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AbstractThe focus of the research was to explore the transition period from primary to secondary education for those with Autism Spectrum Disorder, their parents’ and the professionals’ perspectives. This would facilitate future recommendations of the challenges faced and alterations to improve current procedures to make the process smoother. The analysis followed Charmaz’s (2006) constructivist grounded theory approach. Semi-structured interviews with five adolescents, seven mothers and eight professionals were conducted to ascertain their transitional experiences. The findings developed three theories of the transition period. The Mothers’ theory ‘the transitional emotional rollercoaster’ encapsulated the core category emotional response. For the mothers the sense of being prepared and involved with the transition and the choice of school were significant factors in feeling emotionally balanced. The central storyline for the adolescents’, ‘weighing up the transitional balance’, related to the emotional reaction during the transition. The adolescents wanted to be informed of their new school, with information on timeframes and support to prepare them, alongside meeting peers to increase friendships and interactions. The professionals storyline, the ‘nitty gritty’, referred to achieving a smooth transitional process by being a prominent figure in the bigger transitional process, ensuring and facilitating the needs of the adolescent, parents and professionals. The professionals desired to be equipped with an awareness of Autism Spectrum Disorder, to understand the needs of the adolescent and to have resources to manage the adolescent efficiently in the education setting. All of the populations referred to being powerless in the transition process, so future focus would benefit on empowering all entities through inclusion. Counselling Psychologists would benefit from the findings to support the different populations. Future development of working together as a collective to form a robust support network, good planning, communication and distribution of information would enable a smoother and more successful transition for all.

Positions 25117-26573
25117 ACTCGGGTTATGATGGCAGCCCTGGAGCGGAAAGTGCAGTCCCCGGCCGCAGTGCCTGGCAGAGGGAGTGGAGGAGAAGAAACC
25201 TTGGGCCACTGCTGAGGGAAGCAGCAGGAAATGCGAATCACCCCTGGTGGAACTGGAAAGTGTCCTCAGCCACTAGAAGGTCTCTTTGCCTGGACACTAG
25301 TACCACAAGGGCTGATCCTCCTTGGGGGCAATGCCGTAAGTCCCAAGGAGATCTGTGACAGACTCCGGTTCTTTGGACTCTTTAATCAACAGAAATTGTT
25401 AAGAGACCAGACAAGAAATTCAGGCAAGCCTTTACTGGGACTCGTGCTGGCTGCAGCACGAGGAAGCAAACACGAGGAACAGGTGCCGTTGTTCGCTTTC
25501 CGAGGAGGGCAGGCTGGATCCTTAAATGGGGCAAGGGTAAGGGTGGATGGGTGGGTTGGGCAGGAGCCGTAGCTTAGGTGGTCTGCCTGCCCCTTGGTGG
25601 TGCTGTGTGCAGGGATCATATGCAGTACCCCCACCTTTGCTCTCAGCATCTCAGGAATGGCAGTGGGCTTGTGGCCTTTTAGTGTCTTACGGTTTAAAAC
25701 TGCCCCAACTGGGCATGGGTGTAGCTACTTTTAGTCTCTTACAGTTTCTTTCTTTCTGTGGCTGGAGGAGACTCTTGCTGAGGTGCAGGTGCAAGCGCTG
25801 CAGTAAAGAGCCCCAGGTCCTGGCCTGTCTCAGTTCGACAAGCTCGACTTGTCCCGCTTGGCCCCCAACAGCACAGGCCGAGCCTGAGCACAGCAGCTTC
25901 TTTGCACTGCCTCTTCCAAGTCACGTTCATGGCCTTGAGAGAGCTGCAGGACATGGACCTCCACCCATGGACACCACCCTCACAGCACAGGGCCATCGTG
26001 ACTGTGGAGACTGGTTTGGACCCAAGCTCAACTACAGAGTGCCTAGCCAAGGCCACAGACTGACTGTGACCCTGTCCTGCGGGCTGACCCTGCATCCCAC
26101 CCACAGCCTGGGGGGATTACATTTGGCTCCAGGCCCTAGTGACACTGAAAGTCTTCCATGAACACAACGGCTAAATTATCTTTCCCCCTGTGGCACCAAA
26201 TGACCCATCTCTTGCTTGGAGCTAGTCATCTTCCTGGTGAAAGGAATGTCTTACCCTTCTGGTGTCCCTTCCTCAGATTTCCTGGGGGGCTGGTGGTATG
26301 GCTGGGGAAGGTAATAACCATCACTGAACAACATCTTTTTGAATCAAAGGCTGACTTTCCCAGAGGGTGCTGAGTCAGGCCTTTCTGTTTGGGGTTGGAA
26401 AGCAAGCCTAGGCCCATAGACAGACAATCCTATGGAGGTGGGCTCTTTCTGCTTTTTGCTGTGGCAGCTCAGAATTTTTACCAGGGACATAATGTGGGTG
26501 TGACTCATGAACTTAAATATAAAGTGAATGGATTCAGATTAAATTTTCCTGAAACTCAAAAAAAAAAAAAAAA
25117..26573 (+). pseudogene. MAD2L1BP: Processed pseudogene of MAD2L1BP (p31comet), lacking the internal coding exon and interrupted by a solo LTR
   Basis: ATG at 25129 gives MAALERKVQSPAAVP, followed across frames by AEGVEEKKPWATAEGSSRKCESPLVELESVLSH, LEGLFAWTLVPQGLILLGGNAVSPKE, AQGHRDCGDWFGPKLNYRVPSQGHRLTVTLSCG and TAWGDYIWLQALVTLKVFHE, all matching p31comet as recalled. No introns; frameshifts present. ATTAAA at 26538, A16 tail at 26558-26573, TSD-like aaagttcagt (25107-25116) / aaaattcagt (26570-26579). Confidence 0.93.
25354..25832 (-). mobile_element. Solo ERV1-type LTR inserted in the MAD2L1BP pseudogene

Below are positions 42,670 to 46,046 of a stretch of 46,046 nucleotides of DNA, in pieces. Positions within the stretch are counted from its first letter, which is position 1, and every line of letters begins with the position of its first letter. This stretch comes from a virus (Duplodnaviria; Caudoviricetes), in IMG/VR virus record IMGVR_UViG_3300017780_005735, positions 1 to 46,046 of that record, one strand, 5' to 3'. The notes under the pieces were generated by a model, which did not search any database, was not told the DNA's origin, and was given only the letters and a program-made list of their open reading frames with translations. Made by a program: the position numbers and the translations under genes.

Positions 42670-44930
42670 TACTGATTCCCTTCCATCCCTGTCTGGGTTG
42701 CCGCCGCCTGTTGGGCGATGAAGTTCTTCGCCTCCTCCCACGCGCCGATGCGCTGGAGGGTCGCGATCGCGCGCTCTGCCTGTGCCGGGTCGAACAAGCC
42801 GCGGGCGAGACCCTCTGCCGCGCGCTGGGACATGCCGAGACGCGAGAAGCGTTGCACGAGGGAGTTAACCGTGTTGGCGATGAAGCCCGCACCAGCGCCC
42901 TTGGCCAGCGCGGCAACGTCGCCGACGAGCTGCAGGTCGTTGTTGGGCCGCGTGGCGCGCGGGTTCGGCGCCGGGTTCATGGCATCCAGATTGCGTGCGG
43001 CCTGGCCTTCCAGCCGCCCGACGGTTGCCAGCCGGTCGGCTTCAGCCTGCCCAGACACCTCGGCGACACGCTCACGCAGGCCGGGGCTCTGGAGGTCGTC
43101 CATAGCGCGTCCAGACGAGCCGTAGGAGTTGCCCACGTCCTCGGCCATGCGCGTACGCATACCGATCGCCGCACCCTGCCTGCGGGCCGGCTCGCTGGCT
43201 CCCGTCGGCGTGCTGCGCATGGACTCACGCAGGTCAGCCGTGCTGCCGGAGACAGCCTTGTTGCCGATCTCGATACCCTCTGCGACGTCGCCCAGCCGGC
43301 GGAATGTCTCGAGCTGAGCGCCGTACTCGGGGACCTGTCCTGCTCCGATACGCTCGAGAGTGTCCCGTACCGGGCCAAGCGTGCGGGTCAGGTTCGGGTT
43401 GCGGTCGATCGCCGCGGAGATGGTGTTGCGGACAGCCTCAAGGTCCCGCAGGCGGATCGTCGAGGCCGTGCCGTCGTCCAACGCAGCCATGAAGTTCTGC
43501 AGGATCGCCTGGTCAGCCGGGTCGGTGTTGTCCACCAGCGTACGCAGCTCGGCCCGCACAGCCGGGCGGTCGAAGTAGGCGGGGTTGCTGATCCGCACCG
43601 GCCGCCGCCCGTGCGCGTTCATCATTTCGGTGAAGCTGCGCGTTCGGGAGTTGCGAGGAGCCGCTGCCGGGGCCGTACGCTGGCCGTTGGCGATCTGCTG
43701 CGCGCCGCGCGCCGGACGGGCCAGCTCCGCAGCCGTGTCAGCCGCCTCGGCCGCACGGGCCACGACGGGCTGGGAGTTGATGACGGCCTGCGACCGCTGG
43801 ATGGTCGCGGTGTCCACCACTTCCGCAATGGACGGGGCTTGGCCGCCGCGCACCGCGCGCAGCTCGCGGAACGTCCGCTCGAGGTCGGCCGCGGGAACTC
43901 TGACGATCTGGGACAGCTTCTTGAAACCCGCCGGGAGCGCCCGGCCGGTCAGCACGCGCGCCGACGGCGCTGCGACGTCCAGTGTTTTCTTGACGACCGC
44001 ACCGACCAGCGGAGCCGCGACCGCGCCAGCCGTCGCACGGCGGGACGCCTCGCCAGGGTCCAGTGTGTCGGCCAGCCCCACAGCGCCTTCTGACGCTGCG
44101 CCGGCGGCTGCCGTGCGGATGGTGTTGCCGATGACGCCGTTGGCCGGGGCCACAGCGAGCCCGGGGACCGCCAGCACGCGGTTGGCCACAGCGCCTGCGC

TypeThesis or dissertation
DescriptionA thesis submitted to the University of Wolverhampton for the Practitioner Doctorate: Counselling Psychology.
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Except where otherwise noted, this item's license is described as Attribution-NonCommercial-NoDerivs 3.0 United States